Progress in artificial intelligence causes some people to worry that software will take jobs such as driving trucks away from humans. Now leading researchers are finding that they can make software that can learn to do one of the trickiest parts of their own jobs—the task of designing machine-learning software.
In recent months several other groups have also reported progress on getting learning software to make learning software. They include researchers at the nonprofit research institute OpenAI (which was cofounded by Elon Musk), MIT, the University of California, Berkeley, and Google’s other artificial intelligence research group, DeepMind.
If self-starting AI techniques become practical, they could increase the pace at which machine-learning software is implemented across the economy. Companies must currently pay a premium for machine-learning experts, who are in short supply.
Jeff Dean, who leads the Google Brain research group, mused last week that some of the work of such workers could be supplanted by software. He described what he termed “automated machine learning” as one of the most promising research avenues his team was exploring.
“Currently the way you solve problems is you have expertise and data and computation,” said Dean, at the AI Frontiers conference in Santa Clara, California. “Can we eliminate the need for a lot of machine-learning expertise?”
One set of experiments from Google’s DeepMind group suggests that what researchers are terming “learning to learn” could also help lessen the problem of machine-learning software needing to consume vast amounts of data on a specific task in order to perform it well.
The researchers challenged their software to create learning systems for collections of multiple different, but related, problems, such as navigating mazes. It came up with designs that showed an ability to generalize, and pick up new tasks with less additional training than would be usual.
The idea of creating software that learns to learn has been around for a while, but previous experiments didn’t produce results that rivaled what humans could come up with. “It’s exciting,” says Yoshua Bengio, a professor at the University of Montreal, who previously explored the idea in the 1990s.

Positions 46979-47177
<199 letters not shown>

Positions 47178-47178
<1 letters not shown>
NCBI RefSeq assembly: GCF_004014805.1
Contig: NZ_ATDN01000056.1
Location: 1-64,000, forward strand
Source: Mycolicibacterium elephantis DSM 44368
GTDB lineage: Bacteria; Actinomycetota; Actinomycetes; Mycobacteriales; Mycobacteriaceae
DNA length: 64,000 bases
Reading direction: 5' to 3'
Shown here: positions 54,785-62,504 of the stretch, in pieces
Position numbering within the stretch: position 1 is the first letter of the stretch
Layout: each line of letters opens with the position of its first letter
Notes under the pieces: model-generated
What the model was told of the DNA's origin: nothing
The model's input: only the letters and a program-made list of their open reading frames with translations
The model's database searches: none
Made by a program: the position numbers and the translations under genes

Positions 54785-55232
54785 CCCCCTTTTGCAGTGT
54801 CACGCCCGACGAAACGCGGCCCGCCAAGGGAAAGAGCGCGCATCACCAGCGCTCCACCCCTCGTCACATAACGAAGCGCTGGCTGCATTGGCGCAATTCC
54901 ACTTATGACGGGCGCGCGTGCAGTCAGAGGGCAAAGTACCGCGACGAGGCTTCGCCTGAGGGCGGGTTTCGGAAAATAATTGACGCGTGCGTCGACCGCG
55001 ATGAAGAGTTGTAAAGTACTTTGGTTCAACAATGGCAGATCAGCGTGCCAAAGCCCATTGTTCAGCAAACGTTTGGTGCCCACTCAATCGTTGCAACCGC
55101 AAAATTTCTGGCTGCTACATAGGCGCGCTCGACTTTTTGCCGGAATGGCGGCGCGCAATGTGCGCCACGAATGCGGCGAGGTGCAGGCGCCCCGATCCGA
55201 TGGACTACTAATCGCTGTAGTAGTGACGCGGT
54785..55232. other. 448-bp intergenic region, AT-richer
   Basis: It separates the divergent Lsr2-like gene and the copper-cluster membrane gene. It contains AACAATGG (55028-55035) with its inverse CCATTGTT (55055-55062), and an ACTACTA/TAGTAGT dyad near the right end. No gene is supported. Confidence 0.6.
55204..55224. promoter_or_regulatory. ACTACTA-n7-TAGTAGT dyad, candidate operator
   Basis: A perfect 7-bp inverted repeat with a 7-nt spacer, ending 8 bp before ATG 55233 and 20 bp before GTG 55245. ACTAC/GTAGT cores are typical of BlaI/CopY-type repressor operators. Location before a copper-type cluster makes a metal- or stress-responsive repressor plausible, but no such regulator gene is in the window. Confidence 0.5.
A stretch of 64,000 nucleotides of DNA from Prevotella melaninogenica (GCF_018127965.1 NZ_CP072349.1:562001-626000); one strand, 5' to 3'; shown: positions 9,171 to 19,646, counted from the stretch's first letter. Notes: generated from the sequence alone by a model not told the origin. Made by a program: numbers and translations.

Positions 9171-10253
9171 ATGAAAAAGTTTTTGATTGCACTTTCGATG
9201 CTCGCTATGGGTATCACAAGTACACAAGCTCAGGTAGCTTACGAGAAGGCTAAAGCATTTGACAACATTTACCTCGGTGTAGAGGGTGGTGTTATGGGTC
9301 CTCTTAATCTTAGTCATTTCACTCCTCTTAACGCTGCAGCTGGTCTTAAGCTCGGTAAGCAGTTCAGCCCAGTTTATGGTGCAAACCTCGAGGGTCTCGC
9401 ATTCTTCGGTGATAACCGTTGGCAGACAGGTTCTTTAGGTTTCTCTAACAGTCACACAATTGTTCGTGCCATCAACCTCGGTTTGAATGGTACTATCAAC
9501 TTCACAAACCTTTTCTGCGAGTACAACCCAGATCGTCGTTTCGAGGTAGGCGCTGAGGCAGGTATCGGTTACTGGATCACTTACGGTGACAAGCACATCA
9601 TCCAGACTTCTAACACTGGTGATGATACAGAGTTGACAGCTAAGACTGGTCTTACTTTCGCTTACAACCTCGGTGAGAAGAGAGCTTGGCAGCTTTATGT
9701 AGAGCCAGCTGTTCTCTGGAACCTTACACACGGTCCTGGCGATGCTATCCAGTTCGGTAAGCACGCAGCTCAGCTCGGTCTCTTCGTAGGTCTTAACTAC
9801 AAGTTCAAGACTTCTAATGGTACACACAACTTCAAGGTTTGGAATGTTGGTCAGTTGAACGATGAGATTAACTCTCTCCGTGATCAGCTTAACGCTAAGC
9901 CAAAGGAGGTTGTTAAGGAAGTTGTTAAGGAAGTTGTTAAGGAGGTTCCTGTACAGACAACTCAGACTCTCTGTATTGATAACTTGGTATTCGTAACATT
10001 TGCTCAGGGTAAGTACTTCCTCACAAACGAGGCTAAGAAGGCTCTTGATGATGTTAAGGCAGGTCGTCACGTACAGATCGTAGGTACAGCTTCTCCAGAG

Bengio says the more potent computing power now available, and the advent of a technique called deep learning, which has sparked recent excitement about AI, are what’s making the approach work. But he notes that so far it requires such extreme computing power that it’s not yet practical to think about lightening the load, or partially replacing, machine-learning experts.
Google Brain’s researchers describe using 800 high-powered graphics processors to power software that came up with designs for image recognition systems that rivaled the best designed by humans.
Otkrist Gupta, a researcher at the MIT Media Lab, believes that will change. He and MIT colleagues plan to open-source the software behind their own experiments, in which learning software designed deep-learning systems that matched human-crafted ones on standard tests for object recognition.
Gupta was inspired to work on the project by frustrating hours spent designing and testing machine-learning models. He thinks companies and researchers are well motivated to find ways to make automated machine learning practical.
“Easing the burden on the data scientist is a big payoff,” he says. “It could make you more productive, make you better models, and make you free to explore higher-level ideas.”